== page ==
Florida - March 11-18, 2006

Day 5 - Tuesday, March 14, 2006
We got up and headed out to a trash pile we had noticed last night as we were looking for lizard hunting spots.

When we arrived at the small pile of trash, we realized it went on, and on, and on. It was a LOT of trash along side a canal near a disused field.

I got out of the car and turned two flimsy pieces of plastic and found nothing. Then I found an old piece of metal machinery. It was sitting in a bare spot so I didn't expect much so I was surprised when I flipped it an found a Miami Phase Cornsnake.

It was kind of ugly, but as we were positioning it for photos, I noticed it was just about to shed (probably within a few hours). So we gently shed it (which it appeared to appreciate) and got pictures of this interesting South Florida phase of the cornsnake.

We set up the standard "herper flips tin - finds snake" shot. For the record, I found the snake!! ;-)

We flipped trash here for about an hour but only saw an Everglades Racer (Coluber constrictor) (which escaped), a Greenhouse Frog (Eleutherodactylus planirostris), some Geckos (Hemidactylus sp.).
By the time we got back to the car, it was 74 and sunny.
We then headed over to the only known locality for Ctenosaura pectinata in Florida.
This is a 10 block area in southeast Miami where this species has been present for almost 30 years. However, they don't appear to have spread and the other species, Ctenosaura similis, is much more successful and common.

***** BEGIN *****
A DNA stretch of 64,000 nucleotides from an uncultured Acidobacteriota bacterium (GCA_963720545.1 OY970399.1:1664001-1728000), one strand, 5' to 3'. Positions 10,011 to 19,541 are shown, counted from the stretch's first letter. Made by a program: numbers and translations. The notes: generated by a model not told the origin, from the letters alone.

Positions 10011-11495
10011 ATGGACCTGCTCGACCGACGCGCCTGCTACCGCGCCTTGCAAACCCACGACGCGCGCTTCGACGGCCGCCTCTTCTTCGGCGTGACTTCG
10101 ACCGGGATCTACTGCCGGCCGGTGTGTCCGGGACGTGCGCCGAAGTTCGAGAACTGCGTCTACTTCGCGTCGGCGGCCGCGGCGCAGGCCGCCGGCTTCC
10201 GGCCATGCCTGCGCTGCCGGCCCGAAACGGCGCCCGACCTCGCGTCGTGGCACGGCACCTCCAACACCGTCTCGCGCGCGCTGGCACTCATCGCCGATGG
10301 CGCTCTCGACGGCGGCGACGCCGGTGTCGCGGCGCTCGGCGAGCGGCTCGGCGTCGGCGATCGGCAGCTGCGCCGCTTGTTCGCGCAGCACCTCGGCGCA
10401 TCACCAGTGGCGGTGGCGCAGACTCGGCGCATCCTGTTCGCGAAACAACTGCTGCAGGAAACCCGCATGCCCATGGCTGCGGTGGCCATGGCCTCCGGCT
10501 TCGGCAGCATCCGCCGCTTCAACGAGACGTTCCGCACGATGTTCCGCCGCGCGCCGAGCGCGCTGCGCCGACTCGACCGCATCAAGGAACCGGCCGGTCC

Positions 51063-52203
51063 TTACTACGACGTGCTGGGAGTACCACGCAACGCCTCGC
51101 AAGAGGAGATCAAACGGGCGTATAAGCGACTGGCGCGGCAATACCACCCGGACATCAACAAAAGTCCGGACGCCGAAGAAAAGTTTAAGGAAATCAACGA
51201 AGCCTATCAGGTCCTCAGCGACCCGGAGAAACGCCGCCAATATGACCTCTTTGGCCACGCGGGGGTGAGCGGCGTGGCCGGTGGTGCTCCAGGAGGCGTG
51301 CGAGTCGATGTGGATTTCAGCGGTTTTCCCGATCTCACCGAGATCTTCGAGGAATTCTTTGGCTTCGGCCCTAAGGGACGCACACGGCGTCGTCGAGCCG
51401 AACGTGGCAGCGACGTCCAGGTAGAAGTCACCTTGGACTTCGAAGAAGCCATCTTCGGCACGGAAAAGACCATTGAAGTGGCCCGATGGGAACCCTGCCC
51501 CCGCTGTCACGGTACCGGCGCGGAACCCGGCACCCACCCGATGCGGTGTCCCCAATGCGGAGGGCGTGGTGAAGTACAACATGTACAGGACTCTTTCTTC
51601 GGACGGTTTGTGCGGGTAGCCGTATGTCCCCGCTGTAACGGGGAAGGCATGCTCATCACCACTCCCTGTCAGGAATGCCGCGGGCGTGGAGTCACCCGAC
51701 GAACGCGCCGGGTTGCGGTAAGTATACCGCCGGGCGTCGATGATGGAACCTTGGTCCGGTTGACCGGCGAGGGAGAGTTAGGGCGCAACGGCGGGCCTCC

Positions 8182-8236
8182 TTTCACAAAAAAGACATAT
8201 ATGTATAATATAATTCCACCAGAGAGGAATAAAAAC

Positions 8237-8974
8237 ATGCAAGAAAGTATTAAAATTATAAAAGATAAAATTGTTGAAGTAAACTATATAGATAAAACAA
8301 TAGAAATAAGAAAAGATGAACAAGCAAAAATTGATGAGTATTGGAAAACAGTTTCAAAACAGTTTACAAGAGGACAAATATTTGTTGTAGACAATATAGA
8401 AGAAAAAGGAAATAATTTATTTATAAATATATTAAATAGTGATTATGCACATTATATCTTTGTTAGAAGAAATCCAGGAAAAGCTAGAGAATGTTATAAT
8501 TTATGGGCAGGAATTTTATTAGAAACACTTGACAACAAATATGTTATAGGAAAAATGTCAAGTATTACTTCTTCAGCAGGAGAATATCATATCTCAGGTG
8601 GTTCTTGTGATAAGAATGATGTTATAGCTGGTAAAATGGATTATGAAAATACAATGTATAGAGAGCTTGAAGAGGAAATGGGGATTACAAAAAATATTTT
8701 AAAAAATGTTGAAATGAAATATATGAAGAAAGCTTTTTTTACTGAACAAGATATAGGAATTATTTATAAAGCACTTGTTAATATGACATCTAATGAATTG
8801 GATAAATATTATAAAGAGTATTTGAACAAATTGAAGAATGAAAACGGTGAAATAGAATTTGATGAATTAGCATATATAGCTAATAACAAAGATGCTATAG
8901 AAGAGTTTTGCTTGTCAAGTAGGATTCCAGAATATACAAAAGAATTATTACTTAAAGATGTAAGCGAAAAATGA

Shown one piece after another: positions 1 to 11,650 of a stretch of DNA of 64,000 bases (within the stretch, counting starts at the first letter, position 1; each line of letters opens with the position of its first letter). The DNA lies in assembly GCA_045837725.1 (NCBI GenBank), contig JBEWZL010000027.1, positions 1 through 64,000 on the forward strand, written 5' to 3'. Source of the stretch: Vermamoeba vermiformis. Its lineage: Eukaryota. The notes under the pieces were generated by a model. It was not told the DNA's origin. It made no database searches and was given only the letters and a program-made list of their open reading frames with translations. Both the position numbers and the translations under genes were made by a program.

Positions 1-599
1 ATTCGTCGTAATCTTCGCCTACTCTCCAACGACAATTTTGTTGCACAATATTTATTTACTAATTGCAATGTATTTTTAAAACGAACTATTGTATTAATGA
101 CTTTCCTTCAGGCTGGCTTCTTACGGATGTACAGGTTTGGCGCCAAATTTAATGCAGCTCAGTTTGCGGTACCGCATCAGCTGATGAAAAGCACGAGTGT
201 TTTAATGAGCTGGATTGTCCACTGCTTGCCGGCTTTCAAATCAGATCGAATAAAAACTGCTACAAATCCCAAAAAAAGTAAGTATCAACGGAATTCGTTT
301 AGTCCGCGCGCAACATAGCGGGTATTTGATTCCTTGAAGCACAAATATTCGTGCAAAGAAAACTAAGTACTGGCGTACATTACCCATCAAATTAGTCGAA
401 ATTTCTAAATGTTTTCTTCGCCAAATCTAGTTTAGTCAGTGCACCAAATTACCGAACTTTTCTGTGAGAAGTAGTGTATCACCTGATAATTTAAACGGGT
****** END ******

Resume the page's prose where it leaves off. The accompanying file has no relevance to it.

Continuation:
We got to the site and found it was largely overbuilt.
We checked out the grounds (with permission) of a corporate office building there, but found only an adult Green Iguana (Iguana iguana) basking on a tree over some water.
There were a few other buildings along the road, but we couldn't access any of them. One of the other former sites, was being built up and the old concrete piles they used to bask on were being removed. This species of Ctenosaura may be eradicated from south Florida in the near future.
We spent the afternoon visiting Strictly Reptiles (scary!) and then headed over to Naples for the night.
On the way over from the east coast, we watched for gators along the highway through the Everglades. Then numbers were amazing. This was only slightly more amazing than the number of Anhingas!

We arrived and Naples and got a room. We then headed over to a wooded area near our hotel and flipped some trash.
I found an Everglades Racer trapped in a concrete culvert, but it dissappeared down a pipe and I couldn't get it out. I did rescue a couple of Greenhouse Frogs (Eleutherodactylus planirostris) from the pit, which the racer may resent in the near future!
We stopped and herped a couple of trash piles until the sun faded away
We ate then headed out to walk along some woods along a ditch, still hoping to find a sleeping Knight Anole (Anolis cybotes).

We struck out on Knight Anoles, but we did see some critters on the walk.

There were the usual assortment of Brown Anoles sleeping on leaves...)
and a few cuban treefrogs.)
Here's one who really wanted his photo taken.)
We also saw some interesting Lubber Grasshopper nymphs gathering dew in the night air.)
And I got a quick photo of this young Alligator Gar sitting in some weeds.)

We hiked around, shining our flashlights into the bushes for four hours, but it appears Knight Anoles were not going to be on our agenda for this trip!

Go on to Day 6

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